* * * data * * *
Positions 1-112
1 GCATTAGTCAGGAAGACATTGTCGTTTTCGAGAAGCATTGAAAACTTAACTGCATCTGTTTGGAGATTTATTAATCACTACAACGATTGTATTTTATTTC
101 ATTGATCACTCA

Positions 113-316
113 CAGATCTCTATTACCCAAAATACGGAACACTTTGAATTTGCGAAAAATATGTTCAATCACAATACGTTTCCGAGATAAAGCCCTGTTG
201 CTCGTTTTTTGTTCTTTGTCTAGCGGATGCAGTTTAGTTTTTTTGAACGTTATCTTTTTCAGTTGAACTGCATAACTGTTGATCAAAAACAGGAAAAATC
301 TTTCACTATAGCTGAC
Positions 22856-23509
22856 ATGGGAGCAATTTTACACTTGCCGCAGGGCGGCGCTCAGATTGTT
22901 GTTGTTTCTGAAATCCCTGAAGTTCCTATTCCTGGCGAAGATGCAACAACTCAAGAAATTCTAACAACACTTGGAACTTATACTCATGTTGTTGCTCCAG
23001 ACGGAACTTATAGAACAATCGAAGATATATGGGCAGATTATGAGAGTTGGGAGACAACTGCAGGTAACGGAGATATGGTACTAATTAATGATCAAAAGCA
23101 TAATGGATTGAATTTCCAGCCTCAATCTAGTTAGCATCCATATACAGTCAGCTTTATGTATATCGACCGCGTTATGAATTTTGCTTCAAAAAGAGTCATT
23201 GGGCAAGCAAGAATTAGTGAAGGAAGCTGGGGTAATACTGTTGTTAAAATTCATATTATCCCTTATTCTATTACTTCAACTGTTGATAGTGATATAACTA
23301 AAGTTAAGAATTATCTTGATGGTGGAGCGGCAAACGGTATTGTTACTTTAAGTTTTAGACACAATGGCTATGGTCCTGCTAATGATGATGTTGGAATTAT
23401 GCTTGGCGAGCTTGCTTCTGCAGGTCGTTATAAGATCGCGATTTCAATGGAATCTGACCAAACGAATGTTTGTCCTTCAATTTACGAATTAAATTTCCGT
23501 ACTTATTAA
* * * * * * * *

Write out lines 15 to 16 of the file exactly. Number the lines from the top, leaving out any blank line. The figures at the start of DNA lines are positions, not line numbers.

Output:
23401 GCTTGGCGAGCTTGCTTCTGCAGGTCGTTATAAGATCGCGATTTCAATGGAATCTGACCAAACGAATGTTTGTCCTTCAATTTACGAATTAAATTTCCGT
23501 ACTTATTAA